If extremely long lives are going to become possible, it will be necessary to discover effective means for averting or delaying immunosenescence, the process of the immune system losing functionality with advanced aging. This is a mini-treatise on immunosenescence. It looks at immunosenescence from a few key perspectives and discusses possible approaches for delaying it and possibly averting it entirely in the future.
“Immunosenescence refers to the gradual deterioration of the immune system brought on by natural age advancement. It involves both the host’s capacity to respond to infections and the development of long-term immune memory, especially by vaccination . This age-associated immune deficiency is ubiquitous and found in both long- and short-living species as a function of their age relative to life expectancy rather than chronological time . It is considered a major contributory factor to the increased frequency of morbidity and mortality among the elderly(ref).”
Immunology is a complex subject so let me set the context for this discussion. There is an innate immune system involving cells and mechanisms that defend the host from infection by other organisms, in a non-specific manner, and an adaptive immune system that learns about specific threats, develops means to deal with these threats and remembers the threats and responses to them. Aging affects both immune systems but I am concerned here mostly with the adaptive immune system.
What happens in immunosenescence is that with aging the immune system becomes less capable of dealing with new disease challenges and at the same time typically becomes more autoimmune reactive. Observable biological changes are many including deregulation of T cell functions, decline in rates of T cell progenitor reproduction and differentiation resulting in reduced rates of T cell renewal, decline in the antigen-presenting function of dendritic cells resulting in T-lymphocytes having a reduced capability to generate an adaptive immune response , decline in the toxicity of Natural Killer (NK) cells, and resulting in a decline in cell-mediated immunity. See here for more details.
Starting with the philosophical, from an evolutionary perspective immunosenescence is the result of design compromises favoring younger animals over older ones. According to this time-worn argument, survival is best optimized for animals which are young enough to be still engaged in child rearing. From the publication “Biomarkers of immunosenescence within an evolutionary perspective: the challenge of heterogeneity and the role of antigenic load:” “On the whole, immunosenescence can be taken as a proof that the beneficial effects of the immune system, devoted to the neutralization of dangerous/harmful agents early in life and in adulthood, turn to be detrimental late in life, in a period largely not foreseen by evolution. This perspective fits with basic assumptions of evolutionary theories of aging, such as antagonistic pleiotropy.” The antagonistic pleiotropy theory of aging holds that “if a gene caused both increased reproduction in early life and aging in later life, then senescence would be adaptive in evolution.”
This all reminds me of the traditional Detroit auto-company philosophy of building cars: “We build them so they last and look good for 2-3 years; after that, we don’t care. In fact, we want to build-in obsolescence so our customers will have to come back and buy newer models.” Japanese-initiated total-quality engineering finally required Detroit to drop that approach in favor of much longer-lived cars. We can possibly do something similar for people.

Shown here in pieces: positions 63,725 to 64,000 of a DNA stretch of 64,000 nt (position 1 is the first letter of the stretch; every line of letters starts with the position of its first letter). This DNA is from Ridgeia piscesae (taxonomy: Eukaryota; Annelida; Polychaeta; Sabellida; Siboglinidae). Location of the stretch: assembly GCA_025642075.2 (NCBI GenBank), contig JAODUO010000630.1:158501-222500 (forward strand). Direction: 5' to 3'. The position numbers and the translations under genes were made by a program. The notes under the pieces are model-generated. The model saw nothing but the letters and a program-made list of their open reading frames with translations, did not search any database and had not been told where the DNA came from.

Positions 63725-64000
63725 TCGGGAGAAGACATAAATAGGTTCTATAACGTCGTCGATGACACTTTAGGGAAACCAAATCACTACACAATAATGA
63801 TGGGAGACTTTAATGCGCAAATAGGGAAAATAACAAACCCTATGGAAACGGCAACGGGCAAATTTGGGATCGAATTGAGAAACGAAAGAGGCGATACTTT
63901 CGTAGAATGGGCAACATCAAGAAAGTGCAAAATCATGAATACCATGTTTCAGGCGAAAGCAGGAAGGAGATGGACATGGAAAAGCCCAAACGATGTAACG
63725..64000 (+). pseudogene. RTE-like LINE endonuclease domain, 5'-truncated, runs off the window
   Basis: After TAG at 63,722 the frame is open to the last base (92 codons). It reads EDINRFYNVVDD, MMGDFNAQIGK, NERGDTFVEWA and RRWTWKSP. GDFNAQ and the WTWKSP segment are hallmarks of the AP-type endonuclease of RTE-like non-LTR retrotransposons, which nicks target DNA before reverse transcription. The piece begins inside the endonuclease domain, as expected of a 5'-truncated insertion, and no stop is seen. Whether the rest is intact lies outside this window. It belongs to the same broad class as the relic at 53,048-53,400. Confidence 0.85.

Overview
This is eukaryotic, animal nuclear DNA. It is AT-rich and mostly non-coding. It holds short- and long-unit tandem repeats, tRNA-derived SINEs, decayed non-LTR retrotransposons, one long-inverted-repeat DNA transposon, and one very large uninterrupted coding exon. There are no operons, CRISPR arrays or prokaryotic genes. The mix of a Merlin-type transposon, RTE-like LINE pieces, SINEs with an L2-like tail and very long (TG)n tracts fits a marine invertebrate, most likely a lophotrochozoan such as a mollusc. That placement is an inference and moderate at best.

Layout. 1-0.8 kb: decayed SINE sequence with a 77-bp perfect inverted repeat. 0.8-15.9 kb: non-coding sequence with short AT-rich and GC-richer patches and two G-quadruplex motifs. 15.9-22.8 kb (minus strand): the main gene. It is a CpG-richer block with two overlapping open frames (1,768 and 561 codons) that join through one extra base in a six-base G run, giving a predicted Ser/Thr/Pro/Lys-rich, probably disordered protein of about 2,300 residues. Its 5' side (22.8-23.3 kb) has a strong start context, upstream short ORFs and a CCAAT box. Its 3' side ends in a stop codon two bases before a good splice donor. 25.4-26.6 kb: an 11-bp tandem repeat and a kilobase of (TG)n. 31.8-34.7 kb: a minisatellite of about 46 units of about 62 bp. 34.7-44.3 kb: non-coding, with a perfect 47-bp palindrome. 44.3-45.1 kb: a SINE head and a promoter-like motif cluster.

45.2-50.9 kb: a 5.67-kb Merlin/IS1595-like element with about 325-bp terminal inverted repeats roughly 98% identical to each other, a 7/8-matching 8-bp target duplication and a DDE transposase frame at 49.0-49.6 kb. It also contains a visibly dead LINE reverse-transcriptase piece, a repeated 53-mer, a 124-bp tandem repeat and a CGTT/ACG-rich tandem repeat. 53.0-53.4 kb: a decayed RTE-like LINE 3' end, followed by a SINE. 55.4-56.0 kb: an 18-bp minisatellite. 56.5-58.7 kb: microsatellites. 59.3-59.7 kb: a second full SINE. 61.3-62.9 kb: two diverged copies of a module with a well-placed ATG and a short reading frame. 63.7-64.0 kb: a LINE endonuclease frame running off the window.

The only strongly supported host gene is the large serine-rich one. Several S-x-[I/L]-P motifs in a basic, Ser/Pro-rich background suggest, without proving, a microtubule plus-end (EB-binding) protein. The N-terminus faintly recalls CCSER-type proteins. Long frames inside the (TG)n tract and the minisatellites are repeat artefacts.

In the blog entry Social Ethics of Longevity, I pointed out that the antagonistic pleiotropy way of thinking takes biological evolution into account but not social evolution, and that social evolution is reflecting back on biological evolution in a way that is making human lifespan longer and longer. So whatever the genetic shortcuts have been that lead to early immunosenescence, they are already being re-engineered by evolution so our immune systems last longer. The question is whether they can be re-engineered consciously so our immune systems last a lot longer.
Cellular memory perspective
From a cellular memory perspective, put crudely the immune systems of older people are too clogged up with memories of older threats and not sufficiently open to newer threats and ready and able to deal with them. Immunological memory is a function of the adaptive immune system. “The adaptive immune response provides the vertebrate immune system with the ability to recognize and remember specific pathogens (to generate immunity), and to mount stronger attacks each time the pathogen is encountered(ref). “ The operation of the adaptive immune system is quite complex(ref) involving interactions of multiple immune system cells including antigen-presenting cells like dendritic cells, B cells and macrophages with T cells. “Adaptive immunity is triggered in vertebrates when a pathogen evades the innate immune system and generates a threshold level of antigen. The major functions of the adaptive immune system include:
- The recognition of specific “non-self” antigens in the presence of “self”, during the process of antigen presentation.
- the generation of responses that are tailored to maximally eliminate specific pathogens or pathogen infected cells.
- the development of immunological memory, in which each pathogen is “remembered” by a signature antibody. These memory cells can be called upon to quickly eliminate a pathogen should subsequent infections occur(ref).”
Vaccination is one way of deliberately introducing immunological memory.